(4) Any American republic is free on its own initiative to request from any country in the world such assistance as the Government of Iran requested of the United States. In this connection, it should be noted that, while for a number of years the United States, in response to requests of most of the American republics, has provided military advisers and missions under contract for terms of service, various American countries have, in the past, requested and received military advisers and missions from European countries. This Government has consistently taken the position that such requests are entirely the responsibility of each of the American states that might be concerned, and for this Government to take an adverse position respecting such decisions would be contrary to the principles both of the United Nations and of the inter-American system.

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The Department is convinced that one of the effective contributions which the United States can make to world peace is through the granting of professional assistance to friendly countries which request our help in improving the organization and efficiency of their agencies charged with the maintenance of law and order. With particular reference to Iran, the technical assistance which we are giving to the Iranian Government is in accord with that policy. With particular reference to the American republics, which as is well known have close bonds of collaboration in all fields, this Government in the future will, as it has in the past, consider most sympathetically requests from such republics for any technical assistance designed to facilitate the military collaboration fundamental to the reciprocal assistance measures of the kind envisaged by the Act of Chapultepec.96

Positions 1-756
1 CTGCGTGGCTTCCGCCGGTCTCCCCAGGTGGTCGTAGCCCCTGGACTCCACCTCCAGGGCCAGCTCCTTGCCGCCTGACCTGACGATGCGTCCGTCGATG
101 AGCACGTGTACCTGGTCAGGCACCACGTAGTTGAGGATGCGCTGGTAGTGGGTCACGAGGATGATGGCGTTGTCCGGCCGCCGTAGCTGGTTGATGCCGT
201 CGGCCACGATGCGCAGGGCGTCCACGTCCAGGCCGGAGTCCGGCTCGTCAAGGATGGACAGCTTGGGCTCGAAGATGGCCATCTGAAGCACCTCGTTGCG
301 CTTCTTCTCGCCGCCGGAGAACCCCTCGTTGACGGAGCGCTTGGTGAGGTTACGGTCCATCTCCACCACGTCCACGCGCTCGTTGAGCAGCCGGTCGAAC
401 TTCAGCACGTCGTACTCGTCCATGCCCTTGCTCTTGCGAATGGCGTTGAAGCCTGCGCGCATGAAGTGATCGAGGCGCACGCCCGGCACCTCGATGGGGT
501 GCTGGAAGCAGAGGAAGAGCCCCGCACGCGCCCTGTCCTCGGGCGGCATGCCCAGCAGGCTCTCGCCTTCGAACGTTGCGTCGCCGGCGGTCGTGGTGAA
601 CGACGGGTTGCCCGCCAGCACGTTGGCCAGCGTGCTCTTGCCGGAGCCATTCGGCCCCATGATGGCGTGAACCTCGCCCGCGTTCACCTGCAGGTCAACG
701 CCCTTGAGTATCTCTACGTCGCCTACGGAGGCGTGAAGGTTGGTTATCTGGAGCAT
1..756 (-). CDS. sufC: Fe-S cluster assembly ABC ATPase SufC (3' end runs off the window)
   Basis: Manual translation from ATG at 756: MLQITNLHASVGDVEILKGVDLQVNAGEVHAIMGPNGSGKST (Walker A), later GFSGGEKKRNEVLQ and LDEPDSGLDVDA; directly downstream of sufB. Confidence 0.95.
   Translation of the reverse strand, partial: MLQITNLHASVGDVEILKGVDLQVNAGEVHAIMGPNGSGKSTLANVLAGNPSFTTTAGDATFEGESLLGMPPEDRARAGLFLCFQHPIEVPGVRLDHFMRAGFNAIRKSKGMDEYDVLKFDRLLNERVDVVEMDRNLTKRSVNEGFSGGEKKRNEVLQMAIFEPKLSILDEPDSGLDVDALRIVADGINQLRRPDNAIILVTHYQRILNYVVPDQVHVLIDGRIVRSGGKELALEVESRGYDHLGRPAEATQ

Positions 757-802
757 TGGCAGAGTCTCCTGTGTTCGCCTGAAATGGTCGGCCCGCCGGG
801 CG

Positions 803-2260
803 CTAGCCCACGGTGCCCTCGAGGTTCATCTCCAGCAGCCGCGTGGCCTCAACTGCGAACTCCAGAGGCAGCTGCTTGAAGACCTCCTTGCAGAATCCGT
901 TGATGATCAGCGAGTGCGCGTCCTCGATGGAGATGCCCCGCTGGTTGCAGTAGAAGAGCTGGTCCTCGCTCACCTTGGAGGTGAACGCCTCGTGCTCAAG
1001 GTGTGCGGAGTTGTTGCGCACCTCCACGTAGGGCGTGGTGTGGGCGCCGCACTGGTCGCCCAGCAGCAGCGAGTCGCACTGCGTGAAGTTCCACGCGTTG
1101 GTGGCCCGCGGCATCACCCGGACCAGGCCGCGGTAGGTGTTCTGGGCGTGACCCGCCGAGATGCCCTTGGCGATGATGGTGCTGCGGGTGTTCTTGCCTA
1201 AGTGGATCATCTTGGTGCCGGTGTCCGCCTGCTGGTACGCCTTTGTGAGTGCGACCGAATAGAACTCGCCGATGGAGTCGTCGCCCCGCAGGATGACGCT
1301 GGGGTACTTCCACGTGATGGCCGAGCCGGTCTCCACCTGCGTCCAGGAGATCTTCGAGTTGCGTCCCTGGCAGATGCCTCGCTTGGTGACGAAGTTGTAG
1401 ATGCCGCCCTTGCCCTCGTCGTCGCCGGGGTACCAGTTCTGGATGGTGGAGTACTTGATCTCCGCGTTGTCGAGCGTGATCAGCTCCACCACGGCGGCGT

(5) As regards your suggestion that various Great Powers might agree to establish joint military missions to give smaller countries the counsel and military leadership they require, the policy of this Government has been, and continues to be, that no country should be urged against its will to receive foreign military advisers which the country itself has not sought. If Iran or any other country which felt itself in need of a military mission should request a joint mission made up of American personnel and the personnel of any foreign Power or group of Powers, the Department of State would be glad to give sympathetic consideration to any such request which might be received.

Sincerely yours,

Dean Acheson
  1. Not printed; for text, see Congressional Record, vol. 91, pt. 9, p. 11364.
  2. Agreement signed at Tehran on November 3, 1943, not published; for text of agreement on gendarmerie mission, signed at Tehran on November 27, 1943, see Department of State Executive Agreement Series No. 361, or 57 Stat. (pt. 2) 1262.
  3. This agreement between the United States and other American Republics, contained in the Final Act of the Inter-American Conference on Problems of War and Peace, was signed at Mexico City on March 8, 1945. For text, see Department of State, Treaties and Other International Acts Series 1543, or 60 Stat. (pt. 2) 1831.